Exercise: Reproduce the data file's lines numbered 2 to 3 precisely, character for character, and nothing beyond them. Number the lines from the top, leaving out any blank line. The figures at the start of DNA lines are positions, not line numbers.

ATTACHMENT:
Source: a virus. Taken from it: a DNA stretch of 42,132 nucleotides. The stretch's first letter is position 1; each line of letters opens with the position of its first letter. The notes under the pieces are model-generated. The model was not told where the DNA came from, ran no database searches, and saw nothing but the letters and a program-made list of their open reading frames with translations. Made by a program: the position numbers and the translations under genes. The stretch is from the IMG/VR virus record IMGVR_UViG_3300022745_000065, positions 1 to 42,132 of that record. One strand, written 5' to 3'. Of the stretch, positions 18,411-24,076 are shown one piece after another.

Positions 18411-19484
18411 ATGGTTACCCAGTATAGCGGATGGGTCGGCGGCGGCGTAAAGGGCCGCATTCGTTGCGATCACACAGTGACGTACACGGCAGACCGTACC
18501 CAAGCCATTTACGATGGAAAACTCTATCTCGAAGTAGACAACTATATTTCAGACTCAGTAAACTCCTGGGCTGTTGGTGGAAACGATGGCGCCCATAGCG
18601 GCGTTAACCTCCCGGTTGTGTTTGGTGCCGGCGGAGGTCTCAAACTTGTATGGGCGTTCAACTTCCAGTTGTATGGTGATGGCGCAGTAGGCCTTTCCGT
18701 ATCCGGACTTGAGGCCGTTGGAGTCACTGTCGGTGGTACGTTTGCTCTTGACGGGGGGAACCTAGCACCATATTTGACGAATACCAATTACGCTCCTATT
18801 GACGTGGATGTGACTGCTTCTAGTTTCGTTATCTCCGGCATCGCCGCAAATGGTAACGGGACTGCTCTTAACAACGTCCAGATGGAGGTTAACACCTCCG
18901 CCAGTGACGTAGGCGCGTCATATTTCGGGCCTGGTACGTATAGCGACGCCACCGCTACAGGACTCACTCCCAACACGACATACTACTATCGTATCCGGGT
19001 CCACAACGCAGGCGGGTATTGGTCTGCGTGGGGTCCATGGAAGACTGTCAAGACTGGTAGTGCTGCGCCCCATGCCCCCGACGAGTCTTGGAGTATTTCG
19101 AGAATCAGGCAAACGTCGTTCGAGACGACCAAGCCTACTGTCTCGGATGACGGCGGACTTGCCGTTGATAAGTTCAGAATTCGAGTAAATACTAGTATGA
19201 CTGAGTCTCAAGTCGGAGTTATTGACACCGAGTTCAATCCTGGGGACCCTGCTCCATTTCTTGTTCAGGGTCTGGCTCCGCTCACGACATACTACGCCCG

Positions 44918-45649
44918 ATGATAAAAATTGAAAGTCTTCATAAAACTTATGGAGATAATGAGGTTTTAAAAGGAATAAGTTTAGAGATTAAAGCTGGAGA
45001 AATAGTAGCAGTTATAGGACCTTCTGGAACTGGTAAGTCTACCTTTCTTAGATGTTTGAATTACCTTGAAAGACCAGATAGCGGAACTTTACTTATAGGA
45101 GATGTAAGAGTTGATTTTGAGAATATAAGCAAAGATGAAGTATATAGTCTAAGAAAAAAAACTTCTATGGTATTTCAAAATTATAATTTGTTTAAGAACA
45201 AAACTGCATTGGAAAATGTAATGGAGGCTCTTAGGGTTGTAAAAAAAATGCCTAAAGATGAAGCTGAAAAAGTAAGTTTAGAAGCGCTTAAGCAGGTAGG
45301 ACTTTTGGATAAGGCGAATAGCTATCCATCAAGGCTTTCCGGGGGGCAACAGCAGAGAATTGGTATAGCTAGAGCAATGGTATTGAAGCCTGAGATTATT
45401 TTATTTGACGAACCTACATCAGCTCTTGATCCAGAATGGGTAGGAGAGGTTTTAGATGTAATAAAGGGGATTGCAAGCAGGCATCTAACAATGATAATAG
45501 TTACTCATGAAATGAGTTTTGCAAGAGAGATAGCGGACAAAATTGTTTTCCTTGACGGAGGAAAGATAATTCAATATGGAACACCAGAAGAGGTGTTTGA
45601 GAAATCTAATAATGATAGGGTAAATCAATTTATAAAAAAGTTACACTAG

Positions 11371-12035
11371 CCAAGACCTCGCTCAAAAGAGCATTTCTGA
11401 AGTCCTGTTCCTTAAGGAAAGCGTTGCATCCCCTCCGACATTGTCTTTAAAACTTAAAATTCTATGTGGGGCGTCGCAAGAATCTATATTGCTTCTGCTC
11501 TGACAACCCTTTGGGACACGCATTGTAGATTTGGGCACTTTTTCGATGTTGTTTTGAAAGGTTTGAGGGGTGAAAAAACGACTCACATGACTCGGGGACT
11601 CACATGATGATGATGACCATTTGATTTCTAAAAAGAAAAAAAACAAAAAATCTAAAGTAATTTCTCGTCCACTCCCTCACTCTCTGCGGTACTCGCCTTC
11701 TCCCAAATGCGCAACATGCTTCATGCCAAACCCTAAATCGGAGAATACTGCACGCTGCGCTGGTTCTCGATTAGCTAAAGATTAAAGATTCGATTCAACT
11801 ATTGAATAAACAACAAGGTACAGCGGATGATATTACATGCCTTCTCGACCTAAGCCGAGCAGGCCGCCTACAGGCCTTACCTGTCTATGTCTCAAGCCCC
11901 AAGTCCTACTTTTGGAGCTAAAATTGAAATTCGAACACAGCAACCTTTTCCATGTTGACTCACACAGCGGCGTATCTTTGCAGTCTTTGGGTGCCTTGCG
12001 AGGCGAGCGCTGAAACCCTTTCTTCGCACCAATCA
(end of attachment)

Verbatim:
Positions 18411-19484
18411 ATGGTTACCCAGTATAGCGGATGGGTCGGCGGCGGCGTAAAGGGCCGCATTCGTTGCGATCACACAGTGACGTACACGGCAGACCGTACC